The latest news and analysis from FCW's reporters and editors.
Adm. Mike Gilday, chief of naval operations, put cloud and networks at center of maritime war strategy in a new "fragmentary order" to senior leaders. Lauren C. Williams explains.
Despite a big push from a dedicated group determined to bring back the Office of Technology Assessment, it's unclear whether many in Congress are prepared to expend political capital on the issue. Adam Mazmanian reports.
Officials from the criminal investigations unit at IRS touted a major shift over the past year towards multi-stakeholder partnerships to investigate cybercrime and cryptocurrencies in financial crime. Derek B. Johnson has more.
Google's cloud offering earned the highest FedRAMP authorization for cloud services. Mark Rockwell has the story.
*** Amazon Web Services is looking to stop the Department of Defense from going ahead with the award to Microsoft in the $10 billion Joint Enterprise Defense Infrastructure cloud acquisition. The nature of the AWS lawsuit against the Defense Department is starting to be revealed in court proceedings.
"According to plaintiff, DOD failure to fairly credit its technical superiority was not merely the result of arbitrary and capricious decision making, but rather plaintiff contends that the procurement process was compromised and negatively affected by the bias expressed publicly by the President and Commander-in-Chief Donald Trump against plaintiff," Judge Patricia E. Campbell-Smith said in a Nov. 26 status conference on the lawsuit, which is proceeding in the Court of Federal Claims. An audio recording of the conference was released Dec. 5.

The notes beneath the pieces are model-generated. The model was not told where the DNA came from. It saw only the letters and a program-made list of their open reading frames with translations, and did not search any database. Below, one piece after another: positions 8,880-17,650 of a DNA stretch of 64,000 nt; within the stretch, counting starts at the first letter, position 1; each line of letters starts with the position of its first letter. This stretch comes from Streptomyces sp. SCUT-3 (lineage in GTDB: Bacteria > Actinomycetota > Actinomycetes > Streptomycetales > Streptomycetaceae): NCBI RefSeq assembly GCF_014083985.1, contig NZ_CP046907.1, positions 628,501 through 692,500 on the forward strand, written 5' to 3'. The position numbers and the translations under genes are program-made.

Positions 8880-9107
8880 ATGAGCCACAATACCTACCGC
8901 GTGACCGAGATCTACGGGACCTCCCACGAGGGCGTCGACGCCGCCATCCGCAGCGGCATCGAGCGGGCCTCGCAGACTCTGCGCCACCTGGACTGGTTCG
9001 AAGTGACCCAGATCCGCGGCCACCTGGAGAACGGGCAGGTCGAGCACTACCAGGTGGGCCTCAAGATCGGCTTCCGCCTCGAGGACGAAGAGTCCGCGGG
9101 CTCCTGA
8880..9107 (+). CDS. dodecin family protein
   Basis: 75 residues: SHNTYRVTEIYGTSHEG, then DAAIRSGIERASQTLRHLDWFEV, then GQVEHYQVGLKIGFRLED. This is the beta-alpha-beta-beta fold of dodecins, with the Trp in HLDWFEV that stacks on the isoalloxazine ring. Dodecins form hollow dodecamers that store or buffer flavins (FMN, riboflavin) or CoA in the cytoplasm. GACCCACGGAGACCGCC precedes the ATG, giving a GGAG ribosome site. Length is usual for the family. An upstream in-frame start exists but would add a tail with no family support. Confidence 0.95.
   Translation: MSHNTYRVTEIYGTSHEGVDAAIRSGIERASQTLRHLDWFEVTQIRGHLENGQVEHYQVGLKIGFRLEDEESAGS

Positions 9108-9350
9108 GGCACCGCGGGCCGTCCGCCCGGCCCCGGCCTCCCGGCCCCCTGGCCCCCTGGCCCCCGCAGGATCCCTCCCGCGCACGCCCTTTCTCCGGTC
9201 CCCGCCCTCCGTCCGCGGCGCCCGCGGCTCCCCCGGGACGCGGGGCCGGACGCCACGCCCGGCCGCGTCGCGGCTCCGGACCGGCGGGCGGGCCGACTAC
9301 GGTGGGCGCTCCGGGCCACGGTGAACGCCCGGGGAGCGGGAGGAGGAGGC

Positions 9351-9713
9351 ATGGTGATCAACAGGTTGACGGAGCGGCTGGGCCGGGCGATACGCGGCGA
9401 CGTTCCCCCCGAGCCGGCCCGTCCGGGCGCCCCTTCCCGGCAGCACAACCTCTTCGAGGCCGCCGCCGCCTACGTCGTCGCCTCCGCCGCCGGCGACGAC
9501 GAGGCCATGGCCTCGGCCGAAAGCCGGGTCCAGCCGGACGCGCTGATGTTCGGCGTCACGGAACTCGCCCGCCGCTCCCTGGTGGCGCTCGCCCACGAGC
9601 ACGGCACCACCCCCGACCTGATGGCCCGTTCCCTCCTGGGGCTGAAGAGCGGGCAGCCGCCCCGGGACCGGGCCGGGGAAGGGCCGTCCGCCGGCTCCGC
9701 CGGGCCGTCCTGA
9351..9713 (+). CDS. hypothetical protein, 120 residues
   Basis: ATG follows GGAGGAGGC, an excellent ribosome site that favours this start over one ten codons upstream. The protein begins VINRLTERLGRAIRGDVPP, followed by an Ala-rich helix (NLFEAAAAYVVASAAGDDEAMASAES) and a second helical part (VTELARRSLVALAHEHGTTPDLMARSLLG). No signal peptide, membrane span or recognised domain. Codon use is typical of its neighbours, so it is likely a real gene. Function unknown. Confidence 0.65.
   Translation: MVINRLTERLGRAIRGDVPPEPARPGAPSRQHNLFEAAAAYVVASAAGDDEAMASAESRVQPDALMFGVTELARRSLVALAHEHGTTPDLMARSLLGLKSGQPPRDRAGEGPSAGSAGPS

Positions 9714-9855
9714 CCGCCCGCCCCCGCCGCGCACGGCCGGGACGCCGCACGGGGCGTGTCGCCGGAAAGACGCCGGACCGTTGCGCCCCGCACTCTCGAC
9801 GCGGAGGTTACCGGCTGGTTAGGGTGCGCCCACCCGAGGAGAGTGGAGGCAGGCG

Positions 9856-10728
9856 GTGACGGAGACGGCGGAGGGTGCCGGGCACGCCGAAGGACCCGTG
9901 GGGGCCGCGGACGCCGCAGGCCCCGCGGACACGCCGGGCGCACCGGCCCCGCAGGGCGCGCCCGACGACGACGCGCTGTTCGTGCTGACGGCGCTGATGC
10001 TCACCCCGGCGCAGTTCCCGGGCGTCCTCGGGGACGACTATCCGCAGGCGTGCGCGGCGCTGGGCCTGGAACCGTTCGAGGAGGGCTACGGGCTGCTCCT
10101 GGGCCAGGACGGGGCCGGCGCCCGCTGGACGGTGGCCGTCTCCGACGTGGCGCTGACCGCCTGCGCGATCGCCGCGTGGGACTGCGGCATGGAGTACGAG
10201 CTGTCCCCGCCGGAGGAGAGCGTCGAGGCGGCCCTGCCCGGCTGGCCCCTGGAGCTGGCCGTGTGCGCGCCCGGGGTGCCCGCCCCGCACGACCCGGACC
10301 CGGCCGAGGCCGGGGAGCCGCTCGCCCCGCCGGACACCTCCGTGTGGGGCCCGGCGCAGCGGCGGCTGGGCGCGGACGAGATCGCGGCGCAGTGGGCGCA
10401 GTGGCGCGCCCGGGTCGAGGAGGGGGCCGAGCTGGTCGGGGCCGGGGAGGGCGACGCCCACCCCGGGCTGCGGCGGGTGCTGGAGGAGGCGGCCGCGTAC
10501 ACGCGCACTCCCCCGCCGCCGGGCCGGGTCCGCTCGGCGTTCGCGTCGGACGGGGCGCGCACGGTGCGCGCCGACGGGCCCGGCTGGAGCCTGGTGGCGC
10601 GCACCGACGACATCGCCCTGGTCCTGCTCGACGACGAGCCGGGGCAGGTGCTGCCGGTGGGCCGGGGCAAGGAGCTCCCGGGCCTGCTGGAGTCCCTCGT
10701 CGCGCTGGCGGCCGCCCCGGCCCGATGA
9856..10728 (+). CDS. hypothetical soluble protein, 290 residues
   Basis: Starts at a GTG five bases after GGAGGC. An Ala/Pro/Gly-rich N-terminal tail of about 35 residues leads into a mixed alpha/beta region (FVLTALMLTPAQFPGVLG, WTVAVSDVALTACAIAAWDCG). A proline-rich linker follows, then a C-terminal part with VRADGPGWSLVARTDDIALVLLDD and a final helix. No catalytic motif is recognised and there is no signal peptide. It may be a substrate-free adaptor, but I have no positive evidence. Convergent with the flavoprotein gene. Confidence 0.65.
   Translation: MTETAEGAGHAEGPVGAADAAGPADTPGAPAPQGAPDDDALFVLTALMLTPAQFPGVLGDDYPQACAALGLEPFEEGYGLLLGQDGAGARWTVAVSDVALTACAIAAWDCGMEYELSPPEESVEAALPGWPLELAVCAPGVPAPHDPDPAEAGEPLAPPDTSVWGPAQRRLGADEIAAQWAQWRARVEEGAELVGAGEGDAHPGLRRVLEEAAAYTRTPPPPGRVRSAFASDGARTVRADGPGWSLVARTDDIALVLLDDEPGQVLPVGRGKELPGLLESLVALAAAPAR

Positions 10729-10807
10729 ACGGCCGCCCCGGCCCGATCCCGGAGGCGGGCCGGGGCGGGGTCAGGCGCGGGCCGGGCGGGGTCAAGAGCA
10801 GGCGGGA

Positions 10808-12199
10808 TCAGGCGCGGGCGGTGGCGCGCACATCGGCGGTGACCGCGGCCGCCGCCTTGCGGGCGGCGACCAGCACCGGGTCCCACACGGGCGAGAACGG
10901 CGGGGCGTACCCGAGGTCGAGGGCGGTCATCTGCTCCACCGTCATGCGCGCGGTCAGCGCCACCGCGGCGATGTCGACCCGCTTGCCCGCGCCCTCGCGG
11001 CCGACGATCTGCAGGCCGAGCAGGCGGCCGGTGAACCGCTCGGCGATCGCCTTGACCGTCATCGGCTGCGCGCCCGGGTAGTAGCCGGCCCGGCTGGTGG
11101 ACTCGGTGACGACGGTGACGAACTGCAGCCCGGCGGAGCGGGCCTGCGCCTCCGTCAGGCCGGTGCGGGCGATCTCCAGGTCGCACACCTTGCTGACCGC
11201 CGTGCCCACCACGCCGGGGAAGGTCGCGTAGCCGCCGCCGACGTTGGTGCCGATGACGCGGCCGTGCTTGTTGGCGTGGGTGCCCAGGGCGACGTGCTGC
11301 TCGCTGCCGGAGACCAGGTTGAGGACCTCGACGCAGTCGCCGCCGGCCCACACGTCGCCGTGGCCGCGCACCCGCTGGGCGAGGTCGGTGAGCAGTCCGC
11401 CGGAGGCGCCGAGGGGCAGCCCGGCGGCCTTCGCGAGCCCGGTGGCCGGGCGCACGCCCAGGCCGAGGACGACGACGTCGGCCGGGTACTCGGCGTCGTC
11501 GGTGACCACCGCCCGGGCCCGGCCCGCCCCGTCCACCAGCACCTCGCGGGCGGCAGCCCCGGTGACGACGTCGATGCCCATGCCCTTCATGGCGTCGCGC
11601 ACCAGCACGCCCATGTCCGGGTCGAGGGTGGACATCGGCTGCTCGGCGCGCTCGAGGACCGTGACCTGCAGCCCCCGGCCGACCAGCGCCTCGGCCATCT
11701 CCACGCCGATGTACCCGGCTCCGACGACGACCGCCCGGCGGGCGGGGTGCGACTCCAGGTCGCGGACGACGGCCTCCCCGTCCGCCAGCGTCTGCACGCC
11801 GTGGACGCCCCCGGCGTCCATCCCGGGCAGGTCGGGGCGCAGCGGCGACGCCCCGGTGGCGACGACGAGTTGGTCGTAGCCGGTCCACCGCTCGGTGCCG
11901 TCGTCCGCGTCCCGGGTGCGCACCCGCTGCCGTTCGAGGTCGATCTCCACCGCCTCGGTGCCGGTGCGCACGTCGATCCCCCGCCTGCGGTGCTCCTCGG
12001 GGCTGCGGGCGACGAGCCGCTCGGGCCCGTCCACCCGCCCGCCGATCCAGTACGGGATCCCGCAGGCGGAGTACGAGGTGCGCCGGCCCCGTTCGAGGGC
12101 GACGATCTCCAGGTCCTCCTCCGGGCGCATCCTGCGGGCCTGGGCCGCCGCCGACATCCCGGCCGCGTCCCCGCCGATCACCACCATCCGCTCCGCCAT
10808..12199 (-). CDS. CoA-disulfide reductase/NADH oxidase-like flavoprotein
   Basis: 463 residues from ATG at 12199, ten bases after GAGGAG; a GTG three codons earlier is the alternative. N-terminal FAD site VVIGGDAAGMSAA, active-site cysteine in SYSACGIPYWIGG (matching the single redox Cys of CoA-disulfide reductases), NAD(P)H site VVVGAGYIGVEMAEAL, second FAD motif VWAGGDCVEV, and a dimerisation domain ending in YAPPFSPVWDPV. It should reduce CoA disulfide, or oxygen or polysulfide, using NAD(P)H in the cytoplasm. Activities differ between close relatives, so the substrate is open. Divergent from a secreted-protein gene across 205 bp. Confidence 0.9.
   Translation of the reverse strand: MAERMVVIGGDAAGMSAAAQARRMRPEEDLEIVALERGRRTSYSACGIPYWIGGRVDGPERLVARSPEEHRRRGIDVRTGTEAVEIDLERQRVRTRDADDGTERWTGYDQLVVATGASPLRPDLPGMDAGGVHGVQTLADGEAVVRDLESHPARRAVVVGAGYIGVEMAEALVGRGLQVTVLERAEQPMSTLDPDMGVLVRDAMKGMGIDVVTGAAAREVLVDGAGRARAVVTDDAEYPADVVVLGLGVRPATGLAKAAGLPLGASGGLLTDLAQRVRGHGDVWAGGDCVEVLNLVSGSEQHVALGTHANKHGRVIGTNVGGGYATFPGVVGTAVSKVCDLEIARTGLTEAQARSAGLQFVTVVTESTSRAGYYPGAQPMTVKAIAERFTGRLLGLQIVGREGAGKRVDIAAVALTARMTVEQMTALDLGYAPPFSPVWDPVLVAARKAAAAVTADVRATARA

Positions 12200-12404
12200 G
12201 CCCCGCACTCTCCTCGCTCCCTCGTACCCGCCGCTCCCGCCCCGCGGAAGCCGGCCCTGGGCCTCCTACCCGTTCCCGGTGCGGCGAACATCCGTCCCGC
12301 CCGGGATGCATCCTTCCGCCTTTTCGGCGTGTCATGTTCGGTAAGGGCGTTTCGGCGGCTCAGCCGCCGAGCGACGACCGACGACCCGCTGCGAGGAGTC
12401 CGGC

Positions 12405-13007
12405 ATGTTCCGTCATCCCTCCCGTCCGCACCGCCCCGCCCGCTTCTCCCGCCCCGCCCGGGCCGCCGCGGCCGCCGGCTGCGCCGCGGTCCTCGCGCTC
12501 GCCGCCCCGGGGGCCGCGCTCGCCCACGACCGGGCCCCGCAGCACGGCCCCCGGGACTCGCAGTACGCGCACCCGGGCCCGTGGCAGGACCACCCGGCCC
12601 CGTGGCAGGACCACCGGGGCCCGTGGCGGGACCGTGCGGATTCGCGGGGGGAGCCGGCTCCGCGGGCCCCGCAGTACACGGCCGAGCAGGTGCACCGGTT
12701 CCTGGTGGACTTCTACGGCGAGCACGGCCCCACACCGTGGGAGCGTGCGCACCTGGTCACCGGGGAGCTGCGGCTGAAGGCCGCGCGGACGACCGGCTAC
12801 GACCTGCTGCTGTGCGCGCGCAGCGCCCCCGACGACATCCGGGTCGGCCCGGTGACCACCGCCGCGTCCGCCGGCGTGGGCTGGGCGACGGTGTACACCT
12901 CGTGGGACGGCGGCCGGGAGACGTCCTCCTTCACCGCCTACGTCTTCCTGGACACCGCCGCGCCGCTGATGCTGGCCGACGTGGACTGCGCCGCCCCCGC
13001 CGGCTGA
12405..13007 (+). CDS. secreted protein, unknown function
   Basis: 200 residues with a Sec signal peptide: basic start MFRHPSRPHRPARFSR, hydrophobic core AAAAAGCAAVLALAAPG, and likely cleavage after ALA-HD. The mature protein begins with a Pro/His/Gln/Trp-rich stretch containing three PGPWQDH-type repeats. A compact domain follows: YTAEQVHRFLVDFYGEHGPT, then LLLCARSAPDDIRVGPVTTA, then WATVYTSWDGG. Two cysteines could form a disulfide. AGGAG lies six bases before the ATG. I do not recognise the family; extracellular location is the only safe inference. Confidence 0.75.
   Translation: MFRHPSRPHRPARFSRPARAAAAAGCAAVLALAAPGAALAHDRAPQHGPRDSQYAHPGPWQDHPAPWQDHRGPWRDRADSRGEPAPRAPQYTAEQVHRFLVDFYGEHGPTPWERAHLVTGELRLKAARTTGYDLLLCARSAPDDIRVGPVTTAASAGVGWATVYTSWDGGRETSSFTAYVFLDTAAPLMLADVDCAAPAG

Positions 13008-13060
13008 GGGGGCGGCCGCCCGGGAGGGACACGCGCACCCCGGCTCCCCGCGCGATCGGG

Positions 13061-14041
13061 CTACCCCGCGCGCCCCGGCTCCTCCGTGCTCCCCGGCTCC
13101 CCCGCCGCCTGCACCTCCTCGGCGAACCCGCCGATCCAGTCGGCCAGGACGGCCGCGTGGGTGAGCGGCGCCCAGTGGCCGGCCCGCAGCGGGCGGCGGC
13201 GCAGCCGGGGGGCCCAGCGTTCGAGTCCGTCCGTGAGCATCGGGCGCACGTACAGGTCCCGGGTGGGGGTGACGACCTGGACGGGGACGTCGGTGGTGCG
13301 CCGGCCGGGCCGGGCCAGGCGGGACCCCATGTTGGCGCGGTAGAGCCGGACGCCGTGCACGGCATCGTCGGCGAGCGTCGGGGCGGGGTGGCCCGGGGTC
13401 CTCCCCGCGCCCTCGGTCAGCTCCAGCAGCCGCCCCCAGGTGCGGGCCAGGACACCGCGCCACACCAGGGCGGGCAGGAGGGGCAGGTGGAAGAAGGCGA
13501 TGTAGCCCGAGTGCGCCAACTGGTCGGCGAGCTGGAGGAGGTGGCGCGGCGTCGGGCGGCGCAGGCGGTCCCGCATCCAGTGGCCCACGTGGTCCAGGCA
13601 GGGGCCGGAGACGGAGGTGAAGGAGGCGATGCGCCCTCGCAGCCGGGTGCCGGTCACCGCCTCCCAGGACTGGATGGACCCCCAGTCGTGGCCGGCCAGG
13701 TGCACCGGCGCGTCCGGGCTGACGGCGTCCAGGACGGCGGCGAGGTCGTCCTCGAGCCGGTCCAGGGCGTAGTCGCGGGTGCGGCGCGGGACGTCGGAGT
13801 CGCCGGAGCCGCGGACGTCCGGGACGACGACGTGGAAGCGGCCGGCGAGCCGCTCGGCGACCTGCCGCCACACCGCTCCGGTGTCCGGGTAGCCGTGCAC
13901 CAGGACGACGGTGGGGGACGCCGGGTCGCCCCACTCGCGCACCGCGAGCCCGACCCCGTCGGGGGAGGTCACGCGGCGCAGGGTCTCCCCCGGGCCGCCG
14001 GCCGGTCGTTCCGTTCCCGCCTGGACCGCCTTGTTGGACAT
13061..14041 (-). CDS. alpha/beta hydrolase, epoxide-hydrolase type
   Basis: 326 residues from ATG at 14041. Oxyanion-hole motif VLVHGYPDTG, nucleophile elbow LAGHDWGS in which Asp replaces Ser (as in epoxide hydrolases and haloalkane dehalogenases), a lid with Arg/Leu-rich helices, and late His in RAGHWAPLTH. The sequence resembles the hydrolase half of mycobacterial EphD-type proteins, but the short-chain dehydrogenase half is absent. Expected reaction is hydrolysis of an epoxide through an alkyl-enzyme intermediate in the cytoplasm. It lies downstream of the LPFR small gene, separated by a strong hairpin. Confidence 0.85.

*** Although a government watchdog agency found the Transportation Security Administration is sluggish in insuring its airport passenger screening technologies remain effective on the job, it also saw some signs the agency is effectively picking up its pace. In a report released on Dec. 5, the Government Accountability Office told the TSA it took too long--two-seven years in some cases--to develop, acquire and deploy airport passenger screening detection technologies. Once it deployed the technology, the GAO said the agency didn't keep up with insuring it remained precise and effective. GAO also said TSA typically deployed its gear based more on logistical factors, rather than incorporating more strategic considerations such as risk assessments.
NEXT STORY: OTA revival hits a wall